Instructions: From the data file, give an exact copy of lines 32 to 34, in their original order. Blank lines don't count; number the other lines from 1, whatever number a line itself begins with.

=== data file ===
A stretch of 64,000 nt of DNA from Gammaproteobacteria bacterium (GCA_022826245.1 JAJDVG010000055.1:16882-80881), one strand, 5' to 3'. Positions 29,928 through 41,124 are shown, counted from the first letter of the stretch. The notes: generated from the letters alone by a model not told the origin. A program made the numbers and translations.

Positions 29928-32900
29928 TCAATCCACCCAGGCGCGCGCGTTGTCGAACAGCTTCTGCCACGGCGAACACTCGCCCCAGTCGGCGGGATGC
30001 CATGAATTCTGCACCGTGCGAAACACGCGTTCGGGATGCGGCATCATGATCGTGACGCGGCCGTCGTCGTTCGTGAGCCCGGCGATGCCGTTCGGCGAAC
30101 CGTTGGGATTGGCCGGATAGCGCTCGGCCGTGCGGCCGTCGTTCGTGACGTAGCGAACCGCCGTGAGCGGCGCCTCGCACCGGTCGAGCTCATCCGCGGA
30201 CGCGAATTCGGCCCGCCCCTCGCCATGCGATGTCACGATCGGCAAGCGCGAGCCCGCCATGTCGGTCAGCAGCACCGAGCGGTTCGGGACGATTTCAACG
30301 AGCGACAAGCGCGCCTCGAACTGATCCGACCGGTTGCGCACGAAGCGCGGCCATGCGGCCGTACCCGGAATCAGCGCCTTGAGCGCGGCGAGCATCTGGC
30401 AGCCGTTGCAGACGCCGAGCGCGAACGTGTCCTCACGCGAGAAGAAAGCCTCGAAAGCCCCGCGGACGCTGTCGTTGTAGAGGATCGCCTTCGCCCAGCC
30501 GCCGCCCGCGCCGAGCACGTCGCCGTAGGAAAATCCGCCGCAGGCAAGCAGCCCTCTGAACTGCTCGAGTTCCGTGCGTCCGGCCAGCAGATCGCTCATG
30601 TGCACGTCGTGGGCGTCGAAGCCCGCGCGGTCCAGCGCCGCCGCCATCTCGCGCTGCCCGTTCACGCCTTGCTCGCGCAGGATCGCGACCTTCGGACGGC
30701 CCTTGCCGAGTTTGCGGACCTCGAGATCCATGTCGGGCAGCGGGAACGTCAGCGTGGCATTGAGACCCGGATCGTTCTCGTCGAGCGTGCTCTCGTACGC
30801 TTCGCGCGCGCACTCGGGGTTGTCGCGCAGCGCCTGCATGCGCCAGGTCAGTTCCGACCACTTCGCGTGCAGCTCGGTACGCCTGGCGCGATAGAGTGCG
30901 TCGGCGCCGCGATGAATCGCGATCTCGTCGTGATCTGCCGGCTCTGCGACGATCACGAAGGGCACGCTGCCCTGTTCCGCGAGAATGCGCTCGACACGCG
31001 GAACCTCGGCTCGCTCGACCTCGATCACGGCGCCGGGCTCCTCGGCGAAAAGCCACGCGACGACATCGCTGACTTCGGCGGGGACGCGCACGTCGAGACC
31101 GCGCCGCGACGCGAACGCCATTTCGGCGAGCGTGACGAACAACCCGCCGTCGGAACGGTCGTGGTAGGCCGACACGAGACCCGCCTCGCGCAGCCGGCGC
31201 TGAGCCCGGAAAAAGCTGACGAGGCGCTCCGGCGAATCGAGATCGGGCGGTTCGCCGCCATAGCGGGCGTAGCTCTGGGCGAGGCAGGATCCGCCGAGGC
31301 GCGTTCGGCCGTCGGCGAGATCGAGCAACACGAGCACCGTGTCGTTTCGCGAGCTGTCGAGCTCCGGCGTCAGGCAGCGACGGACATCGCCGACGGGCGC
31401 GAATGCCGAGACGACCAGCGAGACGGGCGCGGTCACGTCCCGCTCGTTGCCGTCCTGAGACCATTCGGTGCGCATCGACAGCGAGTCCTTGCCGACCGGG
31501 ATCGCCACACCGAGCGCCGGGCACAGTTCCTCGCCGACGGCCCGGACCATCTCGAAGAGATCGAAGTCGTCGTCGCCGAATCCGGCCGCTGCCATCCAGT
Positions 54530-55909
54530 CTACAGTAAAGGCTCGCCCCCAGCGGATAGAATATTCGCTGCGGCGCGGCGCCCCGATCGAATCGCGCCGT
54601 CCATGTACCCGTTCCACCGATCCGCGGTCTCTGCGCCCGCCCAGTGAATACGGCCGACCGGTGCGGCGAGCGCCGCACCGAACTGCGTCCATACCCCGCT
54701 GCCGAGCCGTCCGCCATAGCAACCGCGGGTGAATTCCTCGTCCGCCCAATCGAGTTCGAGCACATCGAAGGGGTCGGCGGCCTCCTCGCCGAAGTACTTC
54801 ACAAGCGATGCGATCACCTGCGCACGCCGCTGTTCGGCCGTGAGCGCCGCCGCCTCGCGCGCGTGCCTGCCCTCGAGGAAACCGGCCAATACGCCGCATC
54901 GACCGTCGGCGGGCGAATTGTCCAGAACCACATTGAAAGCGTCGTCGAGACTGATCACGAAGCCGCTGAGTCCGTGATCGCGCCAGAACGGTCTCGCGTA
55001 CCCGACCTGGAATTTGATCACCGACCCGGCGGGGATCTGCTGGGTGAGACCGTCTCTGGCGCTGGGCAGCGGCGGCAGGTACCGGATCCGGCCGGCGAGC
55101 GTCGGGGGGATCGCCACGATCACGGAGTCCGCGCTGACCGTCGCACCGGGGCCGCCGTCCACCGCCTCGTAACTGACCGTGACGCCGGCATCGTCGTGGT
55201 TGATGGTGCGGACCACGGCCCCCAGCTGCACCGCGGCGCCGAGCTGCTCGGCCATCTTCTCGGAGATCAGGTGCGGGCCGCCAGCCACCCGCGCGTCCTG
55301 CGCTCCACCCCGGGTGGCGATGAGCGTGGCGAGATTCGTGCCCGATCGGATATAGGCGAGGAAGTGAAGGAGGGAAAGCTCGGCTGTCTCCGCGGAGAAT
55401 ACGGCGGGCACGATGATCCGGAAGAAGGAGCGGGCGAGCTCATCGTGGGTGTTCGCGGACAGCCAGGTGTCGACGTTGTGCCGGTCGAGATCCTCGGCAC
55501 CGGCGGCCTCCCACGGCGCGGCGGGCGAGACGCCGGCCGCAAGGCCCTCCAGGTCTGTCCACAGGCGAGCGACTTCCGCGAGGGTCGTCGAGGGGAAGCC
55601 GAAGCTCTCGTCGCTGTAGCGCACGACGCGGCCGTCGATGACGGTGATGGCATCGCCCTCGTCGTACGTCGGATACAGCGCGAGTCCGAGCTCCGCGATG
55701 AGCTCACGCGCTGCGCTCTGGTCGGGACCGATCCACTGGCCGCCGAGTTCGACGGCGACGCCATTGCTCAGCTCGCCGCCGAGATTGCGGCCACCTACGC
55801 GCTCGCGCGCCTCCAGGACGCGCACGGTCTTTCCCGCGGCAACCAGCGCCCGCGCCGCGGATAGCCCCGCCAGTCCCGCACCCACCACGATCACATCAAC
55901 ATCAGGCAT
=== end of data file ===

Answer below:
55601 GAAGCTCTCGTCGCTGTAGCGCACGACGCGGCCGTCGATGACGGTGATGGCATCGCCCTCGTCGTACGTCGGATACAGCGCGAGTCCGAGCTCCGCGATG
55701 AGCTCACGCGCTGCGCTCTGGTCGGGACCGATCCACTGGCCGCCGAGTTCGACGGCGACGCCATTGCTCAGCTCGCCGCCGAGATTGCGGCCACCTACGC
55801 GCTCGCGCGCCTCCAGGACGCGCACGGTCTTTCCCGCGGCAACCAGCGCCCGCGCCGCGGATAGCCCCGCCAGTCCCGCACCCACCACGATCACATCAAC